Wireless relay control of relays


19 Responses to “Wireless relay control of relays”

  1. Crispinus211 says:


  2. Takuan says:

    you never had the joy of discovery as a child of things actually WORKING? It turns into quiet satisfaction as an adult – no where near as good.

  3. Kimmo says:

    Strictly speaking, she doesn’t demonstrate how to do it, merely that she has done it.

  4. Anonymous says:

    Limor completely rocks my world.
    I have a buddy coming round in few moments to assist with transistor matching so I can start my x0xb0x.

  5. Anonymous says:

    @Kimmo – the schematic is on the site if you follow the link to adafruit…

  6. Drew from Zhrodague says:

    Hooray Limor! Nice to see your fruits on BB every so often.

    We’ve had mention of some of your neat projects at our Hackerspace Pittsburgh, http://www.hackpittsburgh.org – Almost time for POV LED fun with Ardionos!

  7. Anonymous says:

    Limor is completely hot.

    @Takuan – You should check out her site, she has some very easy to assemble kits (just basic soldering) that do cool things, like the tv b gone. Satisfying to assemble, and fun to impress friends with. An her arduino kit is, i think, the best one out there.

    I’m using her wave shield in a project now, and read about the wave bubble for additional coolness outside my reach.


  8. Crispinus211 says:

    @1,3 Taukuan:

    I’m not saying What?! to you, but to the post itself. I don’t understand a word of it! MY childhood discoveries were not of this order.

  9. Anonymous says:

    So, what’s the difference between a latching relay and a regular one? So long as it’s at least DPDT (AFAIK they all are) then you can make any relay a latching one…

    PS: For the first time ever I’ve failed the captcha… Both words were unintelligible, so I gave my best guess for each. I was told I failed the turing test and was booted back to the original posting, my text was cleared from the textbox. Someone might want to look into this at some point… Were I not a random useless anonymous poster my suggestions might carry more weight, but really, I’d have hoped it would at least preserve my entry instead of eating my text.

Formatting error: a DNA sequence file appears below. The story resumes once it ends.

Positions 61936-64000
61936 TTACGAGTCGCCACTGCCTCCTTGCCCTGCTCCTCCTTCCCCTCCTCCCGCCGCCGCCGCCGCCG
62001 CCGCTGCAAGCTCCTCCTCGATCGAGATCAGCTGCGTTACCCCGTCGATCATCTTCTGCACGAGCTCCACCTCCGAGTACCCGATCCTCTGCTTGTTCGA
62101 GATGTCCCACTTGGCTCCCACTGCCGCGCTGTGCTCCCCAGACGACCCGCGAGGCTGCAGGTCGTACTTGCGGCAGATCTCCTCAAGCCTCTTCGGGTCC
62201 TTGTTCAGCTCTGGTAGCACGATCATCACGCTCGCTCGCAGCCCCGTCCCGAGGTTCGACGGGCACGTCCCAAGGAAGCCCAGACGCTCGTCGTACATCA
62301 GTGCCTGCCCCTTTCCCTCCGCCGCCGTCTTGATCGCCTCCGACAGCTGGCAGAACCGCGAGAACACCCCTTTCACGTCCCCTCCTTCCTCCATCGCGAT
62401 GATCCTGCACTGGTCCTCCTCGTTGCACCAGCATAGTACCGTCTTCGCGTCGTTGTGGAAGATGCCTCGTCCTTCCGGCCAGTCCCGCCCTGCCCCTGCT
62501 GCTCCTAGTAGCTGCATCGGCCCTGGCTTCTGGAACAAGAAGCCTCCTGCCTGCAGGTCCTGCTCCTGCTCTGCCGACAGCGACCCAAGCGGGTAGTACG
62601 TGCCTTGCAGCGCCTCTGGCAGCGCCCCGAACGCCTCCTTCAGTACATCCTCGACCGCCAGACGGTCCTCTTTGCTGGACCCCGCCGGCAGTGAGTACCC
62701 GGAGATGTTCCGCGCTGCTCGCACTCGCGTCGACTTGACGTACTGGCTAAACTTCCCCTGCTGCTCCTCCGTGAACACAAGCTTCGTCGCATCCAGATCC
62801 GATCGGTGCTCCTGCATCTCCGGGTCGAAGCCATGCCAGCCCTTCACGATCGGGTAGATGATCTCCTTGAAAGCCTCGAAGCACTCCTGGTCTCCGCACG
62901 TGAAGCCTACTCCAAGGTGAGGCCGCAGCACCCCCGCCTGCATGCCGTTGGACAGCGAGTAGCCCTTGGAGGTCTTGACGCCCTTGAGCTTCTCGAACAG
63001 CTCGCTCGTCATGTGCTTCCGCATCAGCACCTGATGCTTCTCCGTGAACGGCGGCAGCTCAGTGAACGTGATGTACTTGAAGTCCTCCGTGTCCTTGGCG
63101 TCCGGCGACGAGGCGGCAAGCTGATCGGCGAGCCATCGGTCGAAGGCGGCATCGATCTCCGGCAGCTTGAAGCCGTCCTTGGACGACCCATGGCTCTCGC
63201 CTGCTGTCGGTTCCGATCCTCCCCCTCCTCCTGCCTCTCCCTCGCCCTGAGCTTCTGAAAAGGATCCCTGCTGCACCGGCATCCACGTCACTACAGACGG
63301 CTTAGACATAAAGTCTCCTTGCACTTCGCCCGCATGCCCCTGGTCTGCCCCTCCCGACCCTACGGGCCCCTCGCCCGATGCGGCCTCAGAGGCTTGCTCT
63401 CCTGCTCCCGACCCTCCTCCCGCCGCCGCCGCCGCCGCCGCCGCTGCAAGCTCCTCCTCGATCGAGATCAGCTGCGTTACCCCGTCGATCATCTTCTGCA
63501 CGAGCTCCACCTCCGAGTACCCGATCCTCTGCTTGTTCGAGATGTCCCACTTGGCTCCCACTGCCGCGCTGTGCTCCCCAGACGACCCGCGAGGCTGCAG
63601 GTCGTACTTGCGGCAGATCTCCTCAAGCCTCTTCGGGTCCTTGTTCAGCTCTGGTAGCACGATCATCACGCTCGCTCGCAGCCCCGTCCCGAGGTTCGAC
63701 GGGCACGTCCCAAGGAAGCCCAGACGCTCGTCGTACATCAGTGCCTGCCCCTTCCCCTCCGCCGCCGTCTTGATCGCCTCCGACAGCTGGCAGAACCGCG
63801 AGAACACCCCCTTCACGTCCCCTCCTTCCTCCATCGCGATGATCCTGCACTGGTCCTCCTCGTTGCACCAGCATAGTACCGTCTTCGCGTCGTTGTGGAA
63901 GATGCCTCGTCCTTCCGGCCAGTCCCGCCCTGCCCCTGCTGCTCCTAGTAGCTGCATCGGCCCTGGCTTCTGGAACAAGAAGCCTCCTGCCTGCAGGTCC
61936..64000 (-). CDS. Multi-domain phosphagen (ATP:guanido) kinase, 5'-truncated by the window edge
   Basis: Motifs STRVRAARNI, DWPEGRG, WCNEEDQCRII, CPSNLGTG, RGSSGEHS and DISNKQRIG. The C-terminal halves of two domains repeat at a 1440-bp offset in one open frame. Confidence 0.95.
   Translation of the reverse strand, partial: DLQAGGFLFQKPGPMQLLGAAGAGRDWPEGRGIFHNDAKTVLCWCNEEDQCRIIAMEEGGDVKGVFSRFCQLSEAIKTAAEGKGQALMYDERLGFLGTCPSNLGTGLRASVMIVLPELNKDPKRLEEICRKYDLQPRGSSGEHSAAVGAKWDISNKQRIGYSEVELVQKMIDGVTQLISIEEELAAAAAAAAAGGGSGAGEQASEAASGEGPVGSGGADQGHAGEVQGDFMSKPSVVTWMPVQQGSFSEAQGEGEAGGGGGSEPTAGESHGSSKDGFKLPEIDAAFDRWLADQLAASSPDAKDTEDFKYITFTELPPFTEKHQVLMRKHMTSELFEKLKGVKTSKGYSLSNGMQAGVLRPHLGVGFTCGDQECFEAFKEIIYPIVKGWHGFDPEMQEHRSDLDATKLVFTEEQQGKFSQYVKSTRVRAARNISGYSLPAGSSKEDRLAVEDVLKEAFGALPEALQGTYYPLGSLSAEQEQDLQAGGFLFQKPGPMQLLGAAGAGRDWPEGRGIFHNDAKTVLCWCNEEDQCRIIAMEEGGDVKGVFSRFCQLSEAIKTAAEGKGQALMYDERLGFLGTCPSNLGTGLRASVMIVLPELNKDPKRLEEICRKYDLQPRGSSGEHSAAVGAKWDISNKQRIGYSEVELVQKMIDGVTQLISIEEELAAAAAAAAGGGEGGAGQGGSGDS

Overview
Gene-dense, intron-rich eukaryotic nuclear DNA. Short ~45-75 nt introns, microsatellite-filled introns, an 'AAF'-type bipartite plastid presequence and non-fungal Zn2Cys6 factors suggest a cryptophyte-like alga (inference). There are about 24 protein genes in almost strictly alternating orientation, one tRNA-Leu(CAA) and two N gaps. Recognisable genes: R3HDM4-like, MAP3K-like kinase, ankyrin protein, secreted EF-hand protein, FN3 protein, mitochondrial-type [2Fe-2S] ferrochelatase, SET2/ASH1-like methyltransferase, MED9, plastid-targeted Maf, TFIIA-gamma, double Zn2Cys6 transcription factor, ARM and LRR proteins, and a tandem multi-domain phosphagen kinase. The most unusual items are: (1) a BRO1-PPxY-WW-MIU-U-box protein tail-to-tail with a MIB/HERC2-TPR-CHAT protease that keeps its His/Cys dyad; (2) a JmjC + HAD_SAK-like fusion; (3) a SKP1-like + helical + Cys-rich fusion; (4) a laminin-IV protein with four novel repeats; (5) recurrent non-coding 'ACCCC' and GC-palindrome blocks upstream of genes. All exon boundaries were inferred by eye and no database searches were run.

10. Takuan says:

    what are you waiting for? Get down to the local electronics shop and get a kit!

  11. Takuan says:

    start with something simple and give it to a kid after you are ready to move up.

  12. Blondy says:

    Don’t forget to put a diode across the windings of the relay to prevent the back emf from blowing out the solid state components when the relay de-energizes.


  13. sisyphus321 says:

    XBee works on 2.4 GHz. I assume this is the 2.4 GHz ISM band which is also used by WiFi. Any ideas on how/if XBee plays nicely with WiFi?

  14. Takuan says:

    I love this stuff! Even if I never get around to using that particular thing, I enjoy thinking about what some tinkerer somewhere is developing. Makes we wish I were twelve again.

  15. Anonymous says:

    #4 actually, i -do- show how to do it, but BB did not link to the original blog post tutorial which is here:

    #5 there is a diode across the relay, its visible in the preview screenshot, wrapped around on the righthand side

  16. allenrl says:

    You can find solid state relays for cheap these days… If you can’t find one that’s “latching”, you can always use a flip-flop to make it latch.

  17. InsertFingerHere says:

    First, I am _SO_ glad they showed the cat at the end. I thought a certain substance was adversely affecting my perception.

    Second, first time I’ve heard of a latching relay, and I’m in love. Perfect device for battery operated do-dads. And best of all, they are immune to power loss. It’s like a 1-bit flash memory cell, only it can connect to line voltage.

    Third, some relays have the diode built-in across the coil. Might save room in the final project.

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